Last year I was standing in the customer service area in the local hardware store when a large roll of tarpaper propped against the counter fell and broke my ankle. Since I'm a grocery clerk, I couldn't work and the bills stacked up fast.
I want to file for Chapter 7 bankruptcy, but I just settled my injury case with the hardware store for $75,000. Will I have to give up the settlement money if I file for bankruptcy?
Part of filing for bankruptcy is being bankrupt. That said, it depends on the laws of your state.
Since the injury occurred before you filed for bankruptcy, your $75,000 settlement is an asset of the bankruptcy estate. Even though you don't have to give up all of your assets when you file, the amount you can keep (exempt) will depend on state law.
Most people file for Chapter 7 bankruptcy rather than Chapter 13 if it wipes out most or all of their debt. In exchange for a debt discharge, the bankruptcy trustee will sell the property you can't exempt—your nonexempt assets—and use the proceeds to distribute to your creditors.
You don't have to give up everything, however. State and federal laws (called exemption laws) allow you to keep certain property. The idea is to make sure you have enough basics to make a fresh start.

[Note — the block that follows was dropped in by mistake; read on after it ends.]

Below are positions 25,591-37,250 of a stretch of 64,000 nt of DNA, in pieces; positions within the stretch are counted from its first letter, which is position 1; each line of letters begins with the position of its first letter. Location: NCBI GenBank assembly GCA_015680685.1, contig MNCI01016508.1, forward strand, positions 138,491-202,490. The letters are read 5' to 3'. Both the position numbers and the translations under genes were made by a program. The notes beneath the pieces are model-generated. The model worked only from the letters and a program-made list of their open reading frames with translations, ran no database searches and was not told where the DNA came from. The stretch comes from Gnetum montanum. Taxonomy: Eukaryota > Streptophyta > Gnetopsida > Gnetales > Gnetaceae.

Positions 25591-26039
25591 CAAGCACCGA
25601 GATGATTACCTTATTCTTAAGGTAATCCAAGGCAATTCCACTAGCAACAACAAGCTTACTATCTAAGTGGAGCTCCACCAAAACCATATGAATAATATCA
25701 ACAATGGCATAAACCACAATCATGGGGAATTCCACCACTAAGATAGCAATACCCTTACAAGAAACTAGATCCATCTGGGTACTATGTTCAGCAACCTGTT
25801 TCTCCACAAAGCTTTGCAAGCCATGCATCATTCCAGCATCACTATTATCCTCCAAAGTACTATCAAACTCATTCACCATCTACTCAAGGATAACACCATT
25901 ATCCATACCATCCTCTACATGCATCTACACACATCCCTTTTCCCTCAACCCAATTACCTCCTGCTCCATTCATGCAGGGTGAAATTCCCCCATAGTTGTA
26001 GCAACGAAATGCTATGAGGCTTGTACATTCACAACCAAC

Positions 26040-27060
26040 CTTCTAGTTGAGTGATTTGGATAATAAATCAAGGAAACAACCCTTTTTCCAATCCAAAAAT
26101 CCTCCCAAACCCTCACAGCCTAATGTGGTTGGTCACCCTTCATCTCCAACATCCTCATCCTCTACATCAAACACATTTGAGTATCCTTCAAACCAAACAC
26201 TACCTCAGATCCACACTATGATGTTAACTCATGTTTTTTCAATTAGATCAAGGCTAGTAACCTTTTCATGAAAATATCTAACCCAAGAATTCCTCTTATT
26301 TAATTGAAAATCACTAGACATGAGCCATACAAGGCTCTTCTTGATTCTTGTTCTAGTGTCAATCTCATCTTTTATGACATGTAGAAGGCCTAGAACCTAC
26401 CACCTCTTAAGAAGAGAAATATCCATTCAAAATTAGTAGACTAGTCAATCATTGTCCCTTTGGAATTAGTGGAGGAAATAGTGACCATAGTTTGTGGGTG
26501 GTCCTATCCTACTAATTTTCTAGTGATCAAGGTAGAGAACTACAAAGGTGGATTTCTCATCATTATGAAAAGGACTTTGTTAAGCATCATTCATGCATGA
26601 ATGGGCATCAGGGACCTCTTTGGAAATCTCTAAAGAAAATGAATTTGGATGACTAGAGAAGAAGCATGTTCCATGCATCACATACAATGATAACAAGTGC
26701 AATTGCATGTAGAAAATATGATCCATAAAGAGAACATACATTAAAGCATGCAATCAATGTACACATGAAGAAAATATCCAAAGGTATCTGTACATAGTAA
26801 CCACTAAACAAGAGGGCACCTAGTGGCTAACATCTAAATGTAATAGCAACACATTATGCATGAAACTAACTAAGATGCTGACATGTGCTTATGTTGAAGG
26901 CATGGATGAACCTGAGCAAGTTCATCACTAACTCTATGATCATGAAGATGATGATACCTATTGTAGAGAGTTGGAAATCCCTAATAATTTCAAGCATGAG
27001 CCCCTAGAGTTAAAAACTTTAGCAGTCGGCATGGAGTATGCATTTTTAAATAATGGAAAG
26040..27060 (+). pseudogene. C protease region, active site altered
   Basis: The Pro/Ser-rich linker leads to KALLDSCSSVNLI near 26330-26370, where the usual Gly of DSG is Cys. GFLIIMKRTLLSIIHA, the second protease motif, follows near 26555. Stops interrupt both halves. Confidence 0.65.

Everything you own must be listed on the proper schedule in the bankruptcy petition you file with the court, including funds received to settle a lawsuit.
If you don't disclose the settlement, you could suffer significant consequences, such as not receiving your discharge. You could even be charged with fraud, and, if convicted, you could face fines, jail time, or both.
Whether it is a settlement, an arbitration award, or a trial judgment, all the money you receive to compensate you for an injury is part of the property in your bankruptcy estate. You'll include money from personal injury lawsuits, such as:
It also includes money you receive from other types of cases, for instance, contract disputes, real estate lawsuits, and discrimination cases.
Either way, if the money you received in your personal injury settlement is exempt under your state exemption laws, then you can keep it in Chapter 7 bankruptcy.
Here's how it works.
Find out the current amount of the federal bankruptcy exemptions.